In my January 29th post on Canada’s new Anti-Spam Legislation (CASL), I wrote about the introduction of new requirements for sending certain types of emails and other electronic communications, and new regulatory requirements for installing software, including updates and upgrades.
In the February 14th post I provided a commentary on what electronic messages are governed by the statute. Unless exempted (as discussed below) commercial electronic messages (known as CEMs) may only be sent where: (a) the recipient has consented to receiving it, whether by express or implied consent, and (b) the message complies with the identification and unsubscribe mechanism requirements.
The March 3rd post outlines what qualifies as “express consent” under CASL, for the purpose of sending CEMs and for installing software.
In Part IV, posted March 20, 2013 I discussed “implied consent”, and commented on the unsubscribe mechanism requirements.
In this post I will discuss the exceptions that are available for certain CEMs.
Exceptions to the CASL requirements for CEMs
The Industry Canada Regulations state that the following CEMs are excepted from the consent, identification and unsubscribe mechanisms of CASL:
1. CEMs sent to individuals in a “family relationship”. The term “family relationship” is limited to members of a family who descend from a common grandparent, which only includes aunts, uncles, cousins, nieces, and nephews.
This could be problematic for many extended families. CEMs sent to extended cousins for example, would not be exempt unless they are within the “personal relationship” exemption below.
2. CEMs sent to persons in a “personal relationship” are exempt. The proposed Regulations define “personal relationship” as a relationship between two people who have had voluntary communications where it would be reasonable to conclude that the relationship is personal, unless the recipient has asked to no longer receive commercial electronic messages. Determining whether the relationship is personal will be based on a non-exhaustive list of factors such as the sharing of interests, experiences, opinions and information evidenced in the communications, the frequency of communication, the length of time since the parties communicated and if the parties have met in person.
This may result in personal messages sent to acquaintances, colleagues, neighbors, or others from a business email address, where the signature line includes a hyperlink to the sender’s business home page (as many signatures do) being considered CEMs and subject to the identification and consent requirements.
3. CEMs sent within a business, which concern the business or affairs of that organization.
As an example, any electronic communications that include a hyperlink to the business homepage, sent within an organization for a charity drive, would not be exempt.
4. CEMs sent between organizations that are in an existing business relationship and the messages are relevant to or concern the business, role, function or duties of the organizations.
5. Third-party referral. Any person from an existing family, personal, business or non-business relationship who refers a prospective client to a third party would be governed by this exception. The person making the referral has to be in relationship with each of the sender and the recipient. The Industry Canada Regulations permit the third party to send one (1) electronic message seeking consent, and must comply with the identification and unsubscribe requirements of CASL.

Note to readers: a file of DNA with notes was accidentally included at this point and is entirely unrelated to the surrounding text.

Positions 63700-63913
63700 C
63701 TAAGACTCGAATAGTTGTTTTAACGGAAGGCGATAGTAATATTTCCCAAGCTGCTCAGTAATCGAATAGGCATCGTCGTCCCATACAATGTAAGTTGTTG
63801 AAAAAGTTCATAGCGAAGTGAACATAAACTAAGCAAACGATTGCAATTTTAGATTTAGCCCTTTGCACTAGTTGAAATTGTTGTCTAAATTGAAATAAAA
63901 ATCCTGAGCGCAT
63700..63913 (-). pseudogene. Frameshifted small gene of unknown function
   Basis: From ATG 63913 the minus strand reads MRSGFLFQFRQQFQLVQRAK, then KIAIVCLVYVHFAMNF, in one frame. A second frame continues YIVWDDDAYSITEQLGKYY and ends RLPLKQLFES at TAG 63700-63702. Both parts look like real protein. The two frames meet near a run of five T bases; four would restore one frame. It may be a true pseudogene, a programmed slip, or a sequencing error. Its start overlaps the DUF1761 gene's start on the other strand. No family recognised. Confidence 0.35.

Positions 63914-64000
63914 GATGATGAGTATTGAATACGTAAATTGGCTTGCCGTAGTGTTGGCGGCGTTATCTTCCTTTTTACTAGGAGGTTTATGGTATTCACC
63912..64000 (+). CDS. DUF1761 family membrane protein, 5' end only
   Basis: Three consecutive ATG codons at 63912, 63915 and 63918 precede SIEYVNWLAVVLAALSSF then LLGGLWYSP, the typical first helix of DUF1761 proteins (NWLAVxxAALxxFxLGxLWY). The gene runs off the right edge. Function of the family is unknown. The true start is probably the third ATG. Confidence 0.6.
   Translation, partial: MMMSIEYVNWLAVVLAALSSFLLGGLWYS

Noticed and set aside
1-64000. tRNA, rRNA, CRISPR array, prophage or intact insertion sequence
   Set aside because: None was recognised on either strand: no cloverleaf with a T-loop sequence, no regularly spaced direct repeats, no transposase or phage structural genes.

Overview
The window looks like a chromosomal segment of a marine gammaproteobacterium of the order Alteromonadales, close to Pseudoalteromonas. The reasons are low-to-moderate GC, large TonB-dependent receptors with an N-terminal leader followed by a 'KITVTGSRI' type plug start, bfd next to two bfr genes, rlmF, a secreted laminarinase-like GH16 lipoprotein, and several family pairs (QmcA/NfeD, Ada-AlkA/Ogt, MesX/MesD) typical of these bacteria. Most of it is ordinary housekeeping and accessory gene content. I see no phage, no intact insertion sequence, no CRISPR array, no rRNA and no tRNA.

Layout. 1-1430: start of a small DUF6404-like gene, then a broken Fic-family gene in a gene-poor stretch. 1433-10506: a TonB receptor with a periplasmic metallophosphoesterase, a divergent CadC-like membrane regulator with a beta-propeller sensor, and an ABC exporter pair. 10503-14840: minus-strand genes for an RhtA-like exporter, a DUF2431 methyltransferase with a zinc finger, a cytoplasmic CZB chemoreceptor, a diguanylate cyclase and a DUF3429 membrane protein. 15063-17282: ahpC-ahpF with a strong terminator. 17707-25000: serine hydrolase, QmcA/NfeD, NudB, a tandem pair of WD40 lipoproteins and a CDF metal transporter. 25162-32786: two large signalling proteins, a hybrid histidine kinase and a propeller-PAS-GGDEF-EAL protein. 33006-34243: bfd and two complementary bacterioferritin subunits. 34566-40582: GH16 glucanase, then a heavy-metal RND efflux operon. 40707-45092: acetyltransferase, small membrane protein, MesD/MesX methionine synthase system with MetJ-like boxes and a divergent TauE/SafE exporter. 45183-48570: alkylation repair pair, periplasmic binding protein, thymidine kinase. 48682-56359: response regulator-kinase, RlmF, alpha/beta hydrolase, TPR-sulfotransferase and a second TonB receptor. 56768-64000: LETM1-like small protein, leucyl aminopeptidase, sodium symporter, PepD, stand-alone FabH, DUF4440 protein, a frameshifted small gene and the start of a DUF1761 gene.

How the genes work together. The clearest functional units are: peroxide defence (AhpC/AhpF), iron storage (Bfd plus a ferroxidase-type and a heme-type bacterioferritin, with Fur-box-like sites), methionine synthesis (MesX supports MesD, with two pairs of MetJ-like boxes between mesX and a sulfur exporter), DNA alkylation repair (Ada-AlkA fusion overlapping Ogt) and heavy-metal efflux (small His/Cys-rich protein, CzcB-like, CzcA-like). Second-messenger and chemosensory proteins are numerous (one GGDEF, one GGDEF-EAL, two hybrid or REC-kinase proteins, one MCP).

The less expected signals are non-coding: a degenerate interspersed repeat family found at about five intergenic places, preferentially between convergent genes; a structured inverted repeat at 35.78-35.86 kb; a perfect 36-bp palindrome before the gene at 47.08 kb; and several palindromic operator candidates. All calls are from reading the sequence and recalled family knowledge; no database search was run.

This exemption will specifically impact small businesses that build their business through relationships, referrals and contacts.
6. There are also exemptions for CEMs that are:
(a) sent in response to complaints and requests and messages sent due to a legal obligation or to enforce a pending or existing legal right; or
(b) relate to a foreign business (located outside Canada) and accessed while the recipient is visiting Canada, when the sender could not reasonably have been expected to know its messages would be accessed in Canada. Multi-national corporations whose employees travel to Canada during the course of their business and access emails while doing business in Canada may be subject to CASL.
CEMS where No Consent is Required
Consent is not required for the following categories of messages when those messages solely:
1. Provide a quote or estimate for the supply of products, goods or services that the recipient had requested;
2. Facilitate, complete or confirm a commercial transaction that the recipient had previously agreed to;
3. Provide warranty, recall, safety or security information about a product, good or service that the recipient uses, has used or has purchased;
4. Provide notice of factual information about the, or the ongoing use or purchase of a product, good or service offered under, subscription, membership, account, loan or “similar relationship”;
5. Provide employment or benefits information to employees or plan participants; and/or
6. Deliver a product, good or service (including updates/upgrades) that the recipient is entitled to receive under the terms of an ongoing transaction.
This list has already raised problems of interpretation, and according to the CRTC, the exemptions apply to messages that are service messages only. If a message contains promotional or other information that would make it a CEM, such as a link to the webpage of the sender, the identification, consent and unsubscribe provisions apply.
In my next (and last) post in this series, I will comment on the requirements related to installation of computer programs, including updates, as well as some transitional items and penalties for non-compliance.